The Tropical Legume project’s impact on groundnut improvement research outputs in Nigeria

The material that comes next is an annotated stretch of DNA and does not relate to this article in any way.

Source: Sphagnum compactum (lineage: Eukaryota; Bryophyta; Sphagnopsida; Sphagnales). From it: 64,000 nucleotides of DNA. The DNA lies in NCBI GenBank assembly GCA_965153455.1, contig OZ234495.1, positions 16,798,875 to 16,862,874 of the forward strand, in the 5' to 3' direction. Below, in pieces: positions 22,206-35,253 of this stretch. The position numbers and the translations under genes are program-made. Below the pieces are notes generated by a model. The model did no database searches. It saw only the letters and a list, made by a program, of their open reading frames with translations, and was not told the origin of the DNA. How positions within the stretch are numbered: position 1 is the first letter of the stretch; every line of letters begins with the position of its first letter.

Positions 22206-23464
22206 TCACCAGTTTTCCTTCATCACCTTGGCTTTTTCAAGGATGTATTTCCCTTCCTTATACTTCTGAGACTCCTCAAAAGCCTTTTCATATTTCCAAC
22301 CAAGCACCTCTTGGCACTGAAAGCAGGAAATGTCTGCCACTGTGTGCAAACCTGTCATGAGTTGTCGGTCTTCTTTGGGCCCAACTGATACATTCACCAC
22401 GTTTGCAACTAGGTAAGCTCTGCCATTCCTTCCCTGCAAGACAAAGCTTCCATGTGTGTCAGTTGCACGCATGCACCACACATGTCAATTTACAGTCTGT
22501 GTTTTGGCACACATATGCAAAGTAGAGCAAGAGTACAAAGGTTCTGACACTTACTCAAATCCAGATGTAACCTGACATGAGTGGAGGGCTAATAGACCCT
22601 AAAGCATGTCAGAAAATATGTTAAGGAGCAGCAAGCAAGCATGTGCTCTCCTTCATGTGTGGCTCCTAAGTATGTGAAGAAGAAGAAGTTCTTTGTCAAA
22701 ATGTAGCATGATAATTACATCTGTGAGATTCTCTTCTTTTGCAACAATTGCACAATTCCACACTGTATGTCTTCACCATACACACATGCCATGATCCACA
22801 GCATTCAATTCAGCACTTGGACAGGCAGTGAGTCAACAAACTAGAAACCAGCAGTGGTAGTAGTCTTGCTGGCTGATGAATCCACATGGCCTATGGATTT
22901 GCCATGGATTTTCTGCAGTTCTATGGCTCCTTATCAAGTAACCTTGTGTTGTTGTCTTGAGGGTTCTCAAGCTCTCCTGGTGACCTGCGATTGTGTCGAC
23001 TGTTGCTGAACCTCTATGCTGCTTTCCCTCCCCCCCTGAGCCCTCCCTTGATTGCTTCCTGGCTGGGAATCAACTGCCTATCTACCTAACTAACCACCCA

Groundnut is an important component of farming systems in the dry savannas of Nigeria. It is planted on 34% of the cultivated area and contributes to 54% of household income nationwide. Although groundnut production in Nigeria has suffered from major setbacks, including fungal and bacterial diseases, aflatoxin contamination, and weak seed systems, considerable progress had been made by IAR, ICRISAT, and several partners to overcome these setbacks through the development and deployment of improved groundnut varieties and associated crop management systems. Rosette-resistant varieties released earlier, RMP12 (SAMNUT10) and RMP91 (SAMNUT11), were late-maturing varieties. With climate change resulting in a shortened growing season, the need for early-maturing, disease- and drought-tolerant varieties has become urgent. The collaborative efforts of several partners resulted in the official registration and release of medium-duration varieties, SAMNUT21 (UGA2) and SAMNUT22 (M 572, 80I), and early-maturing varieties, SAMNUT23 (ICGV-IS 96894). After the initiation of the Tropical Legume Project (TL), Samnut-24, Samnut-25, and Samnut-26 were also released. These varieties are making a difference in the lives of farmers, improving the sustainability of agricultural systems, and increasing the cultivation of groundnut – even during the dry season. In Nigeria, the project also took the opportunity to partner with a USAID groundnut up-scaling project to build the capacity of farmers and improve their awareness of improved production technologies.

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